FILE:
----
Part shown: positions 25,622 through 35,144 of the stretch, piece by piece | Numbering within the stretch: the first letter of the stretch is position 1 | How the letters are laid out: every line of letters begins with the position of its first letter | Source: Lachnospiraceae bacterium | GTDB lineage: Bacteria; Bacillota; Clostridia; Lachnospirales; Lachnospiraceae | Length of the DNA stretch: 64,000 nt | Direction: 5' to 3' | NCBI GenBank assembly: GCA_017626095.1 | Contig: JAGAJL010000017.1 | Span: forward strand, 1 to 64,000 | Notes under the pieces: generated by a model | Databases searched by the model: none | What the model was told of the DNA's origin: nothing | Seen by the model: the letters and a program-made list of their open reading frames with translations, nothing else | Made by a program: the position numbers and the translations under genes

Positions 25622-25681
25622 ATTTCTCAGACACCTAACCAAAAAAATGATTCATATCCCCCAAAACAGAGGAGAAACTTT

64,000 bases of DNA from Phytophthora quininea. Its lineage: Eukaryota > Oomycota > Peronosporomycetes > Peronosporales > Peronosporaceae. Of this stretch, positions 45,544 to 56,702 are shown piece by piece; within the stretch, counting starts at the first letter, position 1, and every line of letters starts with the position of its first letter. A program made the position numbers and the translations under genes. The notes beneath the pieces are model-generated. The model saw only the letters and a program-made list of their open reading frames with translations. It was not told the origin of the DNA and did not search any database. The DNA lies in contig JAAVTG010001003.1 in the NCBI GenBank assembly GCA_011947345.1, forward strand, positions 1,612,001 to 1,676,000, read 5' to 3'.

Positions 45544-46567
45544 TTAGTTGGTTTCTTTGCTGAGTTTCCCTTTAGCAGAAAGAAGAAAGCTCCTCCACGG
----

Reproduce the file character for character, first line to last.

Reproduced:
Part shown: positions 25,622 through 35,144 of the stretch, piece by piece | Numbering within the stretch: the first letter of the stretch is position 1 | How the letters are laid out: every line of letters begins with the position of its first letter | Source: Lachnospiraceae bacterium | GTDB lineage: Bacteria; Bacillota; Clostridia; Lachnospirales; Lachnospiraceae | Length of the DNA stretch: 64,000 nt | Direction: 5' to 3' | NCBI GenBank assembly: GCA_017626095.1 | Contig: JAGAJL010000017.1 | Span: forward strand, 1 to 64,000 | Notes under the pieces: generated by a model | Databases searched by the model: none | What the model was told of the DNA's origin: nothing | Seen by the model: the letters and a program-made list of their open reading frames with translations, nothing else | Made by a program: the position numbers and the translations under genes

Positions 25622-25681
25622 ATTTCTCAGACACCTAACCAAAAAAATGATTCATATCCCCCAAAACAGAGGAGAAACTTT

64,000 bases of DNA from Phytophthora quininea. Its lineage: Eukaryota > Oomycota > Peronosporomycetes > Peronosporales > Peronosporaceae. Of this stretch, positions 45,544 to 56,702 are shown piece by piece; within the stretch, counting starts at the first letter, position 1, and every line of letters starts with the position of its first letter. A program made the position numbers and the translations under genes. The notes beneath the pieces are model-generated. The model saw only the letters and a program-made list of their open reading frames with translations. It was not told the origin of the DNA and did not search any database. The DNA lies in contig JAAVTG010001003.1 in the NCBI GenBank assembly GCA_011947345.1, forward strand, positions 1,612,001 to 1,676,000, read 5' to 3'.

Positions 45544-46567
45544 TTAGTTGGTTTCTTTGCTGAGTTTCCCTTTAGCAGAAAGAAGAAAGCTCCTCCACGG